Your career is probably your number one money maker. If you blow up your career, you will likely blow up your finances. If you blow up your finances, you will become a bitter person who decides to hate other people for their success. If you hate other people for their success, you’ll happily vote to raise taxes on people who already pay the most taxes without having to pay more yourself. Once we’re all living the good life, then maybe we can conquer new countries to make their citizens do our bidding. Great job!
The first time I heard of CLM (Career Limiting Moves) was during my first year of work out of college. I went down to the basement level to get some coffee for my senior co-workers. Given I had to get eight orders, I figured I might as well get a haircut next door while I waited. Unfortunately, the barber cut my sides a little too tight and my luscious locks turned into military buzz cut spikes. When I got back to my desk, everybody started making fun of me.
“You trying out for the military Sam?”
“How was your vacation?” (Given I was gone for about 25 minutes)
“Sonic boom!” (In reference to Guile from Street Fighter)
“Where’s Sam and what did you do with my grande mocha?”
It’s customary to get ribbings on the trading floor of a major investment bank so I took it like a man. Then out of nowhere, I thought of the best comeback lines when a senior VP started giving me more shit.
“I hope you like your coffee. I figure if it grows on company time, might as well cut it on company time!” BOOM! The senior VP wasn’t too amused. Welcome to my first Career Limiting Move! Luckily I escaped to San Francisco the following year for a new opportunity.
Now that you understand the importance of doing well in your career, let me share with you a list of career limiting moves you should not make.
A LIST OF CAREER LIMITING MOVES
1) Not knowing your place. Seniors beat up freshmen. First year analysts listen to VPs. VPs listen to Directors. Directors listen to Managing Directors. If you choose to work for an organization instead of becoming an entrepreneur it is vital you know your place. The last thing anybody wants is some cocky kid who thinks he or she knows it all. You must suffer like they have suffered when they first started. Anything less will seem like insubordination. Do what you are told until the new incoming class.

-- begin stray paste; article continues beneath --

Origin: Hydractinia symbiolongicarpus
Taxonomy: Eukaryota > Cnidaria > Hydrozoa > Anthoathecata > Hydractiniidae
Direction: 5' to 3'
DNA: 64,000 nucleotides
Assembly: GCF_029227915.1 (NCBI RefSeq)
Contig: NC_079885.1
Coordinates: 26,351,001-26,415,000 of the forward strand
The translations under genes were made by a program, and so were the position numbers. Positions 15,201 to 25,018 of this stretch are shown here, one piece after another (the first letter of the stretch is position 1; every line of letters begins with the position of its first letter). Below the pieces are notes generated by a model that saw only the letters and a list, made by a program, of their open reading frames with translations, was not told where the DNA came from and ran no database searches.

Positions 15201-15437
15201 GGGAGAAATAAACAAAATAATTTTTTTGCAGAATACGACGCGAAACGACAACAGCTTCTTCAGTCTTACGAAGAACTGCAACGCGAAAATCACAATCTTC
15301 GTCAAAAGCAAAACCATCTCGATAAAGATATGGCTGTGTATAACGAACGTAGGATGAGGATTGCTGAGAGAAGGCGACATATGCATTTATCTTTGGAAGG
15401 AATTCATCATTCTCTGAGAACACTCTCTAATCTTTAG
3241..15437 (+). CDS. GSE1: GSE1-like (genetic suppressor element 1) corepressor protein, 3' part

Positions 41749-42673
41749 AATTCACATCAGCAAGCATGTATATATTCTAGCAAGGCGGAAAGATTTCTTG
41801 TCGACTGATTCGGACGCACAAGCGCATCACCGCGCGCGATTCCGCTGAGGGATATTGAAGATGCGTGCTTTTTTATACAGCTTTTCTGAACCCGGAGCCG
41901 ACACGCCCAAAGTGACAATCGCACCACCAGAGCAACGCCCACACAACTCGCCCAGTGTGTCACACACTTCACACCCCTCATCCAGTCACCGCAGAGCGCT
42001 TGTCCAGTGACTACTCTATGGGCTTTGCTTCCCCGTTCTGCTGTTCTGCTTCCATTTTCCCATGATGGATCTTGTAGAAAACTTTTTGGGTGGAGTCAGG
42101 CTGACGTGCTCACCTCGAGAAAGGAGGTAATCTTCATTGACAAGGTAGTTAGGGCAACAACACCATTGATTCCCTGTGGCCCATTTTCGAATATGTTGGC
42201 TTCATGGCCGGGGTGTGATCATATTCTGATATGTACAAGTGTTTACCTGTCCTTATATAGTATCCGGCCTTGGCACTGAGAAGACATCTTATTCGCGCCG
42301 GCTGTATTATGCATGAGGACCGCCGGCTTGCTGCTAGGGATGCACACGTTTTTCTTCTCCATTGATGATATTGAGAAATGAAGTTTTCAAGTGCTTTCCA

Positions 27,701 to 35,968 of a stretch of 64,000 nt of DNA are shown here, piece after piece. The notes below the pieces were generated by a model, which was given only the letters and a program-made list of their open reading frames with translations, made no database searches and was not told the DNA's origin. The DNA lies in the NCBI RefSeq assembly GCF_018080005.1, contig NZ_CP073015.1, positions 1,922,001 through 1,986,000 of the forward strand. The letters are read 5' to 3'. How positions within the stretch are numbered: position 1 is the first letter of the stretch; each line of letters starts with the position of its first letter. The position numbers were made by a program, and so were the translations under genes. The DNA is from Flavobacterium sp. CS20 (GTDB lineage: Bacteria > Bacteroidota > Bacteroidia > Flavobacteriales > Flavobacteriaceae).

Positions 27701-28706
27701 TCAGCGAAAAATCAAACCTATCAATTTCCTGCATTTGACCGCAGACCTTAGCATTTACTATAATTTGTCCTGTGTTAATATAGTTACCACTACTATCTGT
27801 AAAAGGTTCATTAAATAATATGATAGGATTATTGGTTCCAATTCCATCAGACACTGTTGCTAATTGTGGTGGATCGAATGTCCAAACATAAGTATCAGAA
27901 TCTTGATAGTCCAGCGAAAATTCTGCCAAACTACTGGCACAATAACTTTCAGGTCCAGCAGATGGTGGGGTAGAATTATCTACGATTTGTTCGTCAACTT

One of the reasons why I think some Asian cultures do so well in the workplace is because filial piety is indoctrinated into their every move. It almost doesn’t even matter whether an older person is right or wrong. What matters is that you show the older person some respect through listening and following directions. Through respect comes mentorship. Through mentorship comes a much greater chance of being successful in one’s career.
2) Perpetually coming in late. Coming in early is the easiest thing any newbie employee can do. Yet for some reason not everybody comes in early! If you come in after your boss you are disrespecting your boss and your senior colleagues. If you don’t really care then why should they care? You can kiss your promotions and pay raises goodbye. The same thing goes for those who perpetually leave early. You do not know everything so put in more time.
3) Not speaking Swahili. If your boss is from Swaziland, then you need to know everything there is about Tanzania or Kenya. Immediately learn about the culture, language, customs, economy, and areas of pride and tradition. By studying about your boss’s culture, it shows you care. You won’t be busting out your Swahili to show off. Instead, you are simply prepared to speak and act in appropriate fashion when the inevitable culture bias shows itself.
Look around your office. People hire people who look, act, and speak like them. The phenomena goes across race, nationality, sex, education, and orientation. A pessimist can point to nepotism as a reason for such similarities. May I suggest the simple fact that people trust people who are more like themselves. You can’t change the color of your skin, but at least you can go to a tanning salon to understand someone else’s culture.
4) Constant complaining. Complainers are always the first to get slaughtered when it’s time to let people go. Nobody likes a complainer, especially the ones who complain about their colleagues, subordinates, and bosses. When there are millions of people dying from starvation and can’t even get a minimum wage job, what the hell are you complaining about? A complaint will always get around the office because nobody is able to keep their mouth shut. Office gossip is like a juggernaut that cannot be stopped. Do not engage.